President Trump’s administration is ending its support for 13 coronavirus testing sites across the country at the end of the month, including seven in Texas, as COVID-19 cases continue to spike in a number of areas nationwide.
Several Texas officials are calling on the administration to extend the support for the sites, with the Houston Health Department’s public health authority writing that the lack of support could cause “catastrophic cascading consequences.” Officials are requesting the funding for these testing locations be extended until August 30.
Four of the seven Texas sites in jeopardy are located in Houston and Harris County, which public experts say could become the area worst hit by COVID-19 in the country.
Two of those sites can conduct up to 500 tests per day, which officials say make up the backbone of the city’s testing efforts, The Houston Chronicle reported. Houston has 27 testing sites with most conducting 100 to 250 tests per day.
The other three Texas sites funded by the federal government are split between Dallas, which has two, and El Paso, which has one.
Talking Points Memo first reported on Tuesday that the Trump administration was ending financial support for 13 sites across five states, including the seven in Texas. Rocky Vaz, the director of emergency management for the city of Dallas, told the news outlet the city asked for an extension of funding beyond June 30 but was denied.
The Department of Health and Human Services (HHS) and the Federal Emergency Management Agency deployed Community-Based Testing Sites throughout the U.S., which beyond Texas included two in Illinois, two in New Jersey, one in Colorado and one in Pennsylvania. The program was scheduled to end in early April but was extended to last through the end of June.
Texas’s case count has been rising since Memorial Day, with the state breaking records for its daily new case count on Monday and Tuesday, with 4,760 and 5,080 new cases respectively.
In total, the state has recorded at least 124,726 COVID-19 cases and 2,246 fatalities, according to data from The New York Times. Harris and Dallas counties have been the most impacted with 24,421 cases and 17,744 cases respectively. Both have documented more than 300 deaths.
Adm. Ben Giroir, the assistant HHS secretary, said in a statement that the federal government is not ending funding or support for testing sites. He said the government "on the contrary" has increased the number of sites to more than 600 in 48 states and Washington, D.C. through the federal bundled payment program, in addition to more than 1,400 other pharmacy sites and Federally Qualified Health Centers.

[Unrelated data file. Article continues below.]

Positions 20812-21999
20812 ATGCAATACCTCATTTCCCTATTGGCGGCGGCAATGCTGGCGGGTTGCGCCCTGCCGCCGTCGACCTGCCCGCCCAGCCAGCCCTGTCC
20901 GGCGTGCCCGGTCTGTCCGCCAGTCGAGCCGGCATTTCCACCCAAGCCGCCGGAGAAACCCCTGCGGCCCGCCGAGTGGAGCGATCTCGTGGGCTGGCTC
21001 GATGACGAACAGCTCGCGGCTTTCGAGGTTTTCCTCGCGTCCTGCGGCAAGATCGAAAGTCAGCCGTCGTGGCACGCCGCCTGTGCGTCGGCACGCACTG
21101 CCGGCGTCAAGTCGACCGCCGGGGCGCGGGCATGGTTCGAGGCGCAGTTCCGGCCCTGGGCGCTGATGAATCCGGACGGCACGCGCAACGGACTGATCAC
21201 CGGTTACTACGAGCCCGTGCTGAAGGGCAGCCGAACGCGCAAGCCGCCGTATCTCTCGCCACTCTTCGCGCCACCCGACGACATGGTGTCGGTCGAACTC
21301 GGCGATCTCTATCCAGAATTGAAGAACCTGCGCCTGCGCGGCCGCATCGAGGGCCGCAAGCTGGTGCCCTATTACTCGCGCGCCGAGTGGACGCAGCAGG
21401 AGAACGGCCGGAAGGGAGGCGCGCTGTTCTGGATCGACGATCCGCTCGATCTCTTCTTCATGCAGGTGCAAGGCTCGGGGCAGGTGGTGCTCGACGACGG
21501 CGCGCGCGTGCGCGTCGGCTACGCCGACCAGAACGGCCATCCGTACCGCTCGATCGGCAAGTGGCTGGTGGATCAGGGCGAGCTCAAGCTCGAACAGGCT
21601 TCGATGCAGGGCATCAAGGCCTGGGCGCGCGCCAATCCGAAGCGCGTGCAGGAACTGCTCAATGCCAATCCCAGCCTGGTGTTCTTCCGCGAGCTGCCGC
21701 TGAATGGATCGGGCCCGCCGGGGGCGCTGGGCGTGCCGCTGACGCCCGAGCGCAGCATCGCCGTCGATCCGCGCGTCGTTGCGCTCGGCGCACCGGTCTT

"The only truthful, but still misleading report in the media, is that we are transitioning 13 sites from the original now antiquated program to the more efficient and effective testing sites outlined above," he said.
"All 13 sites were provided an extra 30 days from the original transition date in May, and I personally spoke with Governors from all 5 states involved, and/or their leadership designees, who agreed that it was the appropriate time to transition out of the original 13 sites and into the thousands of new testing options," he added.
An HHS spokeswoman told Talking Points Memo that the testing program aimed to “develop and bring initial testing capabilities to socially vulnerable locations across the country” and states were supposed to “transition” to control testing at the end of June.
A Federal Emergency Management Agency (FEMA) spokesperson said that the Community-Based Testing Sites (CBTS) program is designed as a "short-term, high-impact initiative" and is "one of many ways the federal government is providing testing support to states." The CBTS task force will work with states to see which sites should continue and which should change to "full state control," according to the spokesperson.
The spokesperson also noted press releases covering the “transitioning” of testing sites from federal to state control.
Senate Minority Leader Chuck Schumer (D-N.Y.) spoke out against the news saying that Trump “thinks the right move is to pull federal support for testing out of hotspot areas” despite spiking case numbers.
Rep. James Clyburn (D-Texas), the chairman of the Select Subcommittee on the Coronavirus Crisis, released a statement in response to the reports, saying the administration is "going in the opposite direction" on testing compared to what public health experts recommend.
"As coronavirus cases surge throughout the country, I fail to see how withdrawing federal support for testing sites is compatible with any sensible strategy to combat this virus," he said Tuesday.
On Monday, Clyburn requested documents on the administration's testing strategy from Vice President Mike Pence, HHS Secretary Alex Azar and Centers for Disease Control and Prevention Director Robert Redfield.
Other Texas officials are calling for an extension of funding, including Rep. Sylvia Garcia (D-Texas), who led a letter to FEMA and HHS Tuesday, also signed by Texas Democratic Reps. Shelia Jackson Lee, Al Green and Lizzie Fletcher.